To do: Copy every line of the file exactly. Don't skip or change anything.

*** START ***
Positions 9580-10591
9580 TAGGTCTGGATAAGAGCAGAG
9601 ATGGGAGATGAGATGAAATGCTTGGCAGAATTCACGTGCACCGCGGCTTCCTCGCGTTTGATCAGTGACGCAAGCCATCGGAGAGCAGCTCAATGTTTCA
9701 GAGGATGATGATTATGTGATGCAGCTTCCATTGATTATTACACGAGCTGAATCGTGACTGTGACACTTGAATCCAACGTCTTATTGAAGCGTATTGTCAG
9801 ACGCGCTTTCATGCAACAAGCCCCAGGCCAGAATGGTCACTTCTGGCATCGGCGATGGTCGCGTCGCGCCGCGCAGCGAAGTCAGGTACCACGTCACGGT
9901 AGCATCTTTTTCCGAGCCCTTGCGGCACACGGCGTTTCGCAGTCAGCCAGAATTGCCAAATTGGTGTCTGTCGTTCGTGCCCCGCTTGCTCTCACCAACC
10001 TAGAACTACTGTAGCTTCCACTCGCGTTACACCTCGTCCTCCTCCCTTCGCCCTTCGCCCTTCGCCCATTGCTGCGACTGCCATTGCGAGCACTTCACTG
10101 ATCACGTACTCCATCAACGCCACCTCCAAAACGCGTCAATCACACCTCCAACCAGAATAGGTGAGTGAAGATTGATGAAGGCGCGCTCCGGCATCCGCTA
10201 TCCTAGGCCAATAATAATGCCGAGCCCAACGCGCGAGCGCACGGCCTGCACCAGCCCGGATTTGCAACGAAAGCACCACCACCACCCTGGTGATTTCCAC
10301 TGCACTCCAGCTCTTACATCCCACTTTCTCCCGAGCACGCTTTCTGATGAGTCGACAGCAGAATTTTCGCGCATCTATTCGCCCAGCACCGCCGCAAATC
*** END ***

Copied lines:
Positions 9580-10591
9580 TAGGTCTGGATAAGAGCAGAG
9601 ATGGGAGATGAGATGAAATGCTTGGCAGAATTCACGTGCACCGCGGCTTCCTCGCGTTTGATCAGTGACGCAAGCCATCGGAGAGCAGCTCAATGTTTCA
9701 GAGGATGATGATTATGTGATGCAGCTTCCATTGATTATTACACGAGCTGAATCGTGACTGTGACACTTGAATCCAACGTCTTATTGAAGCGTATTGTCAG
9801 ACGCGCTTTCATGCAACAAGCCCCAGGCCAGAATGGTCACTTCTGGCATCGGCGATGGTCGCGTCGCGCCGCGCAGCGAAGTCAGGTACCACGTCACGGT
9901 AGCATCTTTTTCCGAGCCCTTGCGGCACACGGCGTTTCGCAGTCAGCCAGAATTGCCAAATTGGTGTCTGTCGTTCGTGCCCCGCTTGCTCTCACCAACC
10001 TAGAACTACTGTAGCTTCCACTCGCGTTACACCTCGTCCTCCTCCCTTCGCCCTTCGCCCTTCGCCCATTGCTGCGACTGCCATTGCGAGCACTTCACTG
10101 ATCACGTACTCCATCAACGCCACCTCCAAAACGCGTCAATCACACCTCCAACCAGAATAGGTGAGTGAAGATTGATGAAGGCGCGCTCCGGCATCCGCTA
10201 TCCTAGGCCAATAATAATGCCGAGCCCAACGCGCGAGCGCACGGCCTGCACCAGCCCGGATTTGCAACGAAAGCACCACCACCACCCTGGTGATTTCCAC
10301 TGCACTCCAGCTCTTACATCCCACTTTCTCCCGAGCACGCTTTCTGATGAGTCGACAGCAGAATTTTCGCGCATCTATTCGCCCAGCACCGCCGCAAATC